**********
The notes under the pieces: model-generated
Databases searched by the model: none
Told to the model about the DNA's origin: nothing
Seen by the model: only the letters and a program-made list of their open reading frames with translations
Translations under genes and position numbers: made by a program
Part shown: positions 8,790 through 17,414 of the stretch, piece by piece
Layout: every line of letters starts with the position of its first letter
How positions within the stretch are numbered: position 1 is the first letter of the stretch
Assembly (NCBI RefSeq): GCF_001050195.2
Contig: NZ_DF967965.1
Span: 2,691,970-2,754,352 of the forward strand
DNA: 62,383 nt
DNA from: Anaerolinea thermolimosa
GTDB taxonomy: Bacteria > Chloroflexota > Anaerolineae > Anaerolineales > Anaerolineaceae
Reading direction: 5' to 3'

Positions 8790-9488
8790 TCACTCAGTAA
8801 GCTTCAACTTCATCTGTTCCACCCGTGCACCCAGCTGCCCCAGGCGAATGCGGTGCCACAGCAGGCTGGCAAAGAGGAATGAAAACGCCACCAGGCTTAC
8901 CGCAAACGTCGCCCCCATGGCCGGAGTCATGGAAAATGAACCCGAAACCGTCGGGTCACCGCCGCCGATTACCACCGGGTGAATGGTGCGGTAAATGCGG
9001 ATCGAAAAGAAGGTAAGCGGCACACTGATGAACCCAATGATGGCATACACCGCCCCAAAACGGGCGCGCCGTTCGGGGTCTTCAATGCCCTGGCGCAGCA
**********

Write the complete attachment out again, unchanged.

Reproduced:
The notes under the pieces: model-generated
Databases searched by the model: none
Told to the model about the DNA's origin: nothing
Seen by the model: only the letters and a program-made list of their open reading frames with translations
Translations under genes and position numbers: made by a program
Part shown: positions 8,790 through 17,414 of the stretch, piece by piece
Layout: every line of letters starts with the position of its first letter
How positions within the stretch are numbered: position 1 is the first letter of the stretch
Assembly (NCBI RefSeq): GCF_001050195.2
Contig: NZ_DF967965.1
Span: 2,691,970-2,754,352 of the forward strand
DNA: 62,383 nt
DNA from: Anaerolinea thermolimosa
GTDB taxonomy: Bacteria > Chloroflexota > Anaerolineae > Anaerolineales > Anaerolineaceae
Reading direction: 5' to 3'

Positions 8790-9488
8790 TCACTCAGTAA
8801 GCTTCAACTTCATCTGTTCCACCCGTGCACCCAGCTGCCCCAGGCGAATGCGGTGCCACAGCAGGCTGGCAAAGAGGAATGAAAACGCCACCAGGCTTAC
8901 CGCAAACGTCGCCCCCATGGCCGGAGTCATGGAAAATGAACCCGAAACCGTCGGGTCACCGCCGCCGATTACCACCGGGTGAATGGTGCGGTAAATGCGG
9001 ATCGAAAAGAAGGTAAGCGGCACACTGATGAACCCAATGATGGCATACACCGCCCCAAAACGGGCGCGCCGTTCGGGGTCTTCAATGCCCTGGCGCAGCA